Colombian President Juan Manuel Santos has announced he will run for re-election next year, officially entering a race that will be in large part a referendum on his efforts to end the decades-long war with the Revolutionary Armed Forces of Colombia (FARC), a Marxist insurgent group.
Santos made the announcement in a nationally televised address, in which he said there have been “important advances” toward ending the conflict, the Wall Street Journal reported
Earlier this month, Bogota and FARC reached a deal that could allow the guerrilla group to become a political party and back candidates for any government office — including president of the country. The two sides have also agreed on land reform.
The sides have not agreed on subjects that include reaching a cease-fire and ensuring that the rebels disarm; weaning the FARC from the narcotics trade; and providing restitution to victims of Colombia’s long war.
The opposition is led by former President Alvaro Uribe, who Santos served under as Colombian defense minister. Uribe’s endorsement helped Santos win the 2010 presidential election, according to the Journal.
But the two men have clashed during Santos’ presidency, with Uribe accusing his successor of abandoning an earlier promise to defeat the rebels militarily.
In announcing for re-election, however, Santos vowed to continue working for a peace accord, the Financial Times reported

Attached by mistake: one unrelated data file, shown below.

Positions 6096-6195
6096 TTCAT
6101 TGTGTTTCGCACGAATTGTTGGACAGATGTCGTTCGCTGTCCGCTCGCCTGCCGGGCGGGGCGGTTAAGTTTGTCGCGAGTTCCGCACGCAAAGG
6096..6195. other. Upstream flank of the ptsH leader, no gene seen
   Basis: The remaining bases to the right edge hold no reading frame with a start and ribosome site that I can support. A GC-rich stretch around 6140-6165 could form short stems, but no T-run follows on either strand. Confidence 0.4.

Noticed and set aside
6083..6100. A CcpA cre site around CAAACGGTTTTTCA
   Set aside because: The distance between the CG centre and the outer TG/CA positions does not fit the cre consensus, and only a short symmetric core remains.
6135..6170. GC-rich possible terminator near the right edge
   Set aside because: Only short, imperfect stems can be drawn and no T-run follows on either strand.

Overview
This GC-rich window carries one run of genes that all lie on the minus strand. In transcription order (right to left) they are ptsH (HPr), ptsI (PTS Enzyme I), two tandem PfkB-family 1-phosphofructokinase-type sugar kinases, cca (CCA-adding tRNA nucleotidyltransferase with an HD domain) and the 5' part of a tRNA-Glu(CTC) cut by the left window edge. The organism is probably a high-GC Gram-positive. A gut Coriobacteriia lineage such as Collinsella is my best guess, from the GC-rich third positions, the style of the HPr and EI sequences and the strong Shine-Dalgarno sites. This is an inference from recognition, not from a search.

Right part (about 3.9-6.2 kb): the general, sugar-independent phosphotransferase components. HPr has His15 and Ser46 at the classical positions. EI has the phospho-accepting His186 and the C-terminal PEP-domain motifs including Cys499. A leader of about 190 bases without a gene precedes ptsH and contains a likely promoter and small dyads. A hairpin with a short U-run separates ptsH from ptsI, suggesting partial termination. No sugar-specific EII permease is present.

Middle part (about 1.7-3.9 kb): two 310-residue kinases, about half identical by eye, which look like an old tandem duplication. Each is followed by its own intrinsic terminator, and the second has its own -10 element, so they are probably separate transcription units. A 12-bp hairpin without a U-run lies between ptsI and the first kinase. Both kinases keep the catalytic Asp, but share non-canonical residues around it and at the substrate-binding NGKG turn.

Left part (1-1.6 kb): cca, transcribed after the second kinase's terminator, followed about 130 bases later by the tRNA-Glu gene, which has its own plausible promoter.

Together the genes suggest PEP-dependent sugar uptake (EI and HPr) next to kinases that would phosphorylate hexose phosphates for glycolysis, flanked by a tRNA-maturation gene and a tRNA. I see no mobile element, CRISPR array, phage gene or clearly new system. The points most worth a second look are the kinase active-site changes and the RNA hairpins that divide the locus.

“I am doing this because when one sees the light at the end of the tunnel, one cannot turn back,” he said. “And we won’t do it. We cannot fall by the wayside.”
Uribe, who served as president from 2002 to 2010, scored military successes against the FARC, and he remains popular with many Colombians. But he is barred by the Colombian constitution from running for president again and has endorsed former Colombian Finance Minister Oscar Ivan Zuluaga.
According to the Journal, Santos' re-election bid could be bolstered by stronger economic growth, which increased by 4.2 percent in the second quarter, compared to a 2.8 boost in the first quarter.
In September Santos — dogged by popular dissatisfaction with agricultural strikes and a lack of movement in FARC talks — saw his approval rating fall to around 20 percent.
But his approval ratings have bounced back up to 37 percent, and polls show he would be re-elected if the vote took place now, the Journal reported.
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